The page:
This is the first of a short series of posts in which I will try to predict what the first 25 years of my child's life will be like, particularly in comparison to mine. Predicting the future is notoriously hard to do, especially when you're talking about decades rather than months, but I'm not going to let that stop me. In writing these posts, I am going to borrow a trick from various books and publications and refer to my child as 'he' and 'she' alternately. We don't know which sex it will be but it doesn't matter much to what I want to write.
The obvious area to look at first is the fastest changing of all - technology. And where better to start than with the internet.
The internet is still relatively new to me. Yes, I may have been using it for years but I can clearly remember what life was like without it. The world seemed a lot bigger back then. My son will truly be part of the online generation; for him, using it will be as natural as watching the television is for me. Tad Williams' brilliant fantasy series 'Otherland' is set in the not too distant future and paints a picture of the internet as a fully virtual world, almost indistinguishable from reality. Okay, that may be taking it too far (at least for the next quarter of a century) but the internet will develop far beyond what it is today.
For example, it is likely that all forms of mass communication will converge until they are all online. Already, you can listen to the radio through your internet connection and watch news reports and make telephone calls, too. I can foresee a time when programmes are no longer beamed through the air on the back of radio waves. Once every home is connected to the internet and it has become faster and more stable, then why bother broadcasting in the traditional way when you can just stream it all online, giving people a level of access they have never had before? Successive generations of mobile phones will progressively give you more and more access to the online world until there is nothing left to differentiate between them.
The last couple of years has seen an explosion of portable data storage devices, which currently looks like a continuing trend. Already, you can carry about gigabytes of music, movies and other data in your ipod or equivalent. Who can say where that will end? Will we be carrying round vast amounts of data in our pockets in 20 years' time? Actually, I doubt that we will. I think the age of the portable digital storage devices will be really quite short. It's far more likely that in the future all our music will be stored online and we will simply be able to access it remotely from wherever we are, along with everything else. I can imagine my son being able to listen to one of thousands of albums that he owns or work on his doctoral thesis from anywhere in the world, using any device he comes across to access everything he needs.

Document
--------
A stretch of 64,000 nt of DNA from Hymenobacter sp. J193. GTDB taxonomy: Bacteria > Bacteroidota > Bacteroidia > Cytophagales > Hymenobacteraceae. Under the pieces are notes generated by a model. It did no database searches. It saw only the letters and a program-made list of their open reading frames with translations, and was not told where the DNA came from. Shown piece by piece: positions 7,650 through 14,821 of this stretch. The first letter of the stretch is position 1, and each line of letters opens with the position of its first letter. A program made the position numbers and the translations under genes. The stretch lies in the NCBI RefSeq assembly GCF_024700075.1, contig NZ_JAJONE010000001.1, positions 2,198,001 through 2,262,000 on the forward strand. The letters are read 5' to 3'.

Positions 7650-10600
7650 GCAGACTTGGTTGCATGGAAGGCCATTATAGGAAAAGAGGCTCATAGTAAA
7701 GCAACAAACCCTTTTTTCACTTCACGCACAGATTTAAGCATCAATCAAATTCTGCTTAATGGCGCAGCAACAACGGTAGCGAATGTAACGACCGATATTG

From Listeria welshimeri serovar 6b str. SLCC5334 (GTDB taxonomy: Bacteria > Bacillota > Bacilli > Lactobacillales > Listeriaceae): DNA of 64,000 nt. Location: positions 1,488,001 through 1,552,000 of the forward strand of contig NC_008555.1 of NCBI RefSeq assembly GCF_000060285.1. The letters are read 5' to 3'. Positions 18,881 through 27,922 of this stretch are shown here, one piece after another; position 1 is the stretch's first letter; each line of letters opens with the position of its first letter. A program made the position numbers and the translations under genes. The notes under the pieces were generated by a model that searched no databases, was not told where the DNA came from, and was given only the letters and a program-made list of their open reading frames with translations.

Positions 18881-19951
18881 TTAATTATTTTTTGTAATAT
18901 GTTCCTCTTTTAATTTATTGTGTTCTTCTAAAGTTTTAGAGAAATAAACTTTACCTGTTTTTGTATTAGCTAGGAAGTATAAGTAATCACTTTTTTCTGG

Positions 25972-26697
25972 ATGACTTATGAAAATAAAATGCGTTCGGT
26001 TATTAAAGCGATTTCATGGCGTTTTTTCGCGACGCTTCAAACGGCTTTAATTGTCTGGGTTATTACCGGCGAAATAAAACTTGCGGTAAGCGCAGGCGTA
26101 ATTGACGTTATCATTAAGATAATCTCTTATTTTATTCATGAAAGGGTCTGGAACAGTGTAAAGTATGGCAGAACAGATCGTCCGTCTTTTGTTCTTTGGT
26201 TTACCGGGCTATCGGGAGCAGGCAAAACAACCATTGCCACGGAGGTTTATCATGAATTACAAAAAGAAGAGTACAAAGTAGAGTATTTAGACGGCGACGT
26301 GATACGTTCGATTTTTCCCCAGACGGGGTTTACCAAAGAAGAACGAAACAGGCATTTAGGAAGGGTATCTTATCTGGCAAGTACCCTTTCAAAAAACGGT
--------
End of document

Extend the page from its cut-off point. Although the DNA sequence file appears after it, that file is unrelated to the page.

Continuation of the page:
Whether that particular vision comes true or not, the effect is still the same. My son will grow up able to manipulate large volumes of data without really thinking about it. Music, movies, online content, work - all of it will be held digitally and he will have to learn how to get the best out of it. The likelihood is, he will be playing with terabytes of digital files, whether he carries it all with him or not. In order to do that successfully he will have to develop smart new ways of searching to find what he wants quickly and easily, and be able to access it instantaneously and precis it intelligently to give him exactly what he needs.
Clearly, my son will feel much more at home with computers than I ever will, since he will be exposed to them from the very beginning of his life. In comparison, I didn't regularly use a pc for anything other than games until I went to university and I'm still not entirely comfortable when it comes to the administration side of it all. I give it between ten and fifteen years and I reckon he will put me to shame.
When it comes to the world of technology, my son's life will be nothing like my own. When I was young, I had very little interaction with technology. We only had a handful of television channels and the internet was just a twinkle in Tim Berners Lee's eye. When the weather was good we used to play in the garden or kick a football about in the park down the road. When it was bad we played inside instead. We were active children and therefore pretty healthy. If there is one thing about the future that I am sure of, it's that my son will not miss out on real life in favour of a virtual one.